Gastroesophageal Reflux Disease or GERD is well-known to affect sleep patterns and an irregular sleep pattern can lead to poor performance in wake periods. Furthermore, there is a bidirectional relationship between sleep and GERD. Poor sleep can lead to an exacerbation of GERD and GERD can disturb sleep.
David A. Johnson, MD, reported at the recent 2010 American College of Gastroenterology meeting his study of GERD patients and their performance on the simulated driving test. Johnson and colleagues hypothesized that treatment with a PPI would improve nocturnal GERD symptoms, associated sleep disturbance, and performance on a simulated driving test. Each test was performed by use of a validated commercial driving simulator that generates realistic roadway images in response to driver input (steering, throttle, brake, etc.). The test's primary metric was standard deviation of lane variation, assessed every 0.5 second during each test period.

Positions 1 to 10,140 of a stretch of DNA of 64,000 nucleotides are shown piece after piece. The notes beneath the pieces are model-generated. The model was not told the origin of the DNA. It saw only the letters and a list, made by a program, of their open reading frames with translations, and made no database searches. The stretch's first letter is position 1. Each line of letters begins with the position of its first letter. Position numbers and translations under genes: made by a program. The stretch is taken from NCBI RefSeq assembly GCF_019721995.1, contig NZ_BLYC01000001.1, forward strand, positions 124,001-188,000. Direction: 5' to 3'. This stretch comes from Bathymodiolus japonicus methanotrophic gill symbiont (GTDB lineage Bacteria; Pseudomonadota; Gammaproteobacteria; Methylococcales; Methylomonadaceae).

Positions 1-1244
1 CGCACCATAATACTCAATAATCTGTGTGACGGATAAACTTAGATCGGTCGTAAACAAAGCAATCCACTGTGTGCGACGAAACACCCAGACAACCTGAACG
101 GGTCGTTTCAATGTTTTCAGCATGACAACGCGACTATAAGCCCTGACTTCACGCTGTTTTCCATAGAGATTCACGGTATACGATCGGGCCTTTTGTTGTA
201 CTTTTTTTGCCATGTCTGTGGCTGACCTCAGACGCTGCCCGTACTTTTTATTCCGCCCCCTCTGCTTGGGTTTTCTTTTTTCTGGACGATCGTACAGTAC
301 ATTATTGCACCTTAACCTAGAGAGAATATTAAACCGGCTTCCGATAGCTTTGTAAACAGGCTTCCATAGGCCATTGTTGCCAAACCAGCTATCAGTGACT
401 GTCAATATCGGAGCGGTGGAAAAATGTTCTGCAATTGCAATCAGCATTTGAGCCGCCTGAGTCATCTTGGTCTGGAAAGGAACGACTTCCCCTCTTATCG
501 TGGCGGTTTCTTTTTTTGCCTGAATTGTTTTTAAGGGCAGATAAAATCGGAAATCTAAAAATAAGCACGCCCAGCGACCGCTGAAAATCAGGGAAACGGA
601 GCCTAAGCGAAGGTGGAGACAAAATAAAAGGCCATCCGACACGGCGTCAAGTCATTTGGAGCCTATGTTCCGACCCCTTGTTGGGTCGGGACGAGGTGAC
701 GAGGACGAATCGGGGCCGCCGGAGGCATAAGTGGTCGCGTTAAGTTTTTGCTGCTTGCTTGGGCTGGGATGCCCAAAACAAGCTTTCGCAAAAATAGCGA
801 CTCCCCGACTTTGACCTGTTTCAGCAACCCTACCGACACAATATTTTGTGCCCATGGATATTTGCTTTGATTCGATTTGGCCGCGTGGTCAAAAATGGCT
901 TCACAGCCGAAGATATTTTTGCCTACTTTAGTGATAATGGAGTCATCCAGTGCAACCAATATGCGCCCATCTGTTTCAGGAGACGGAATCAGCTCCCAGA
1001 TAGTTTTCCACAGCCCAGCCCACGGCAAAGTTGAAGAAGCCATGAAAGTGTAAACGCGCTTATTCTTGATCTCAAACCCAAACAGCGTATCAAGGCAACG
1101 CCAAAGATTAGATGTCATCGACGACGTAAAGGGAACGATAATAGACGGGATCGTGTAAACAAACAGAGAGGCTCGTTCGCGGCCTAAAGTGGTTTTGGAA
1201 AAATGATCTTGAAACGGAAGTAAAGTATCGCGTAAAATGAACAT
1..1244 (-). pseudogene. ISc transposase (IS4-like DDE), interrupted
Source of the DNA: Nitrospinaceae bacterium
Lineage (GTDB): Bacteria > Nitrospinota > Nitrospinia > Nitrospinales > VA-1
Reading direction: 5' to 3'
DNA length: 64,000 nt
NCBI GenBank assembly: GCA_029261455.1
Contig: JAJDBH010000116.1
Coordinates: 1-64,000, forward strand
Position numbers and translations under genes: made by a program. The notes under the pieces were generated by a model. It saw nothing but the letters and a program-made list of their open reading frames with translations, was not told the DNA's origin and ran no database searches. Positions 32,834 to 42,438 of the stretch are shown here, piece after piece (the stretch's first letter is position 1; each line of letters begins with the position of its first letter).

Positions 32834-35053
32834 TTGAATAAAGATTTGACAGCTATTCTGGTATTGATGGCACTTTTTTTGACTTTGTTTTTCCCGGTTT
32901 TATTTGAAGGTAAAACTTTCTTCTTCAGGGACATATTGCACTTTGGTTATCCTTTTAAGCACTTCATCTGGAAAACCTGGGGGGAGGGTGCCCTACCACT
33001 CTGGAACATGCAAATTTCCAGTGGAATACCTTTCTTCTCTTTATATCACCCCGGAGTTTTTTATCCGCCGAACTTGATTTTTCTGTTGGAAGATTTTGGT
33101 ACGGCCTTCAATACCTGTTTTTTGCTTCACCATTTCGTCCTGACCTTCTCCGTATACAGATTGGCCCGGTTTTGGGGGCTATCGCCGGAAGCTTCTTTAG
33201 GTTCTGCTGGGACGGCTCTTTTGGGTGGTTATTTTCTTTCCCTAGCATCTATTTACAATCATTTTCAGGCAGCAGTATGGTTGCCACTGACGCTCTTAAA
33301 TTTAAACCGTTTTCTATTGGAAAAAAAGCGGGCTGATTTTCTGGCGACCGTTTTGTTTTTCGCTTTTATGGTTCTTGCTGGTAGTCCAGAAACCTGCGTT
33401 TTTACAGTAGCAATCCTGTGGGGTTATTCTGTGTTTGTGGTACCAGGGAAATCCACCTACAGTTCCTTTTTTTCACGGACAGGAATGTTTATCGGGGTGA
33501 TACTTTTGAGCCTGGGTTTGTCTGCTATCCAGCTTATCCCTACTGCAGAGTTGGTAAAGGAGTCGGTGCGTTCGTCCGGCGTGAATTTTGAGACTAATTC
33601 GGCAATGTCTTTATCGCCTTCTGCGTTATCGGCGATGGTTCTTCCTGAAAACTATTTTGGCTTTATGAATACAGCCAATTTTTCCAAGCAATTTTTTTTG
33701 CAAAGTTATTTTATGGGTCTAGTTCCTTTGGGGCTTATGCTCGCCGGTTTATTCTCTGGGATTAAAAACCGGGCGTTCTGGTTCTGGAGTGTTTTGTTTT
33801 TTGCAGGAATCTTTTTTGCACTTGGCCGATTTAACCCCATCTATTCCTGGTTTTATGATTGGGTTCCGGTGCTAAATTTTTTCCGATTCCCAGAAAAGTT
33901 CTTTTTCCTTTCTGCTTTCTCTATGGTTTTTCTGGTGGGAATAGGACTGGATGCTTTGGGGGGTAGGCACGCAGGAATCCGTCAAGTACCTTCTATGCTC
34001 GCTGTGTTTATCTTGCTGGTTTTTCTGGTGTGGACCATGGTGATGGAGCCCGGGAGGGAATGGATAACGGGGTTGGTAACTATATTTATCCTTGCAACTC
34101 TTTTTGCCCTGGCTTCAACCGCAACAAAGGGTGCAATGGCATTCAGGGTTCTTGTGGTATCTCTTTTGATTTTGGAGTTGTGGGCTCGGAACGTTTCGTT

Utilizing this driving simulator, the study showed that performance deteriorated significantly over two weeks in GERD patients without proton pump inhibitor (PPI) therapy; the therapy reversed the trend and led to significant improvement on the test.
The 11 patients treated with the PPI esomeprazole (Nexium) had an 85% decrease in the frequency of disordered sleep, which was associated with an identical improvement in symptom scores for gastroesophageal reflux disease (GERD).
Each patient completed six consecutive 10-minute driving tests after a 14-day period off PPI therapy and after four weeks of treatment with the PPI. The study involved otherwise healthy adults with longstanding GERD. Nine of the patients were women; the average age was 49. During the 14 days off treatment, the proportion of nights with disordered sleep averaged 62.5% and decreased to an average of 9.5% during esomeprazole therapy (P<0.001). The GERD symptom score averaged 2.10 off PPI therapy and 0.33 on therapy (P<0.001). The measure of lane variation increased significantly over time when the patients were off PPI therapy (P=0.002) and then decreased significantly during treatment with esomeprazole (P=0.004).
This study highlights the far reaching effects of GERD that impact on quality of life and work performance. GERD is not just about heartburn!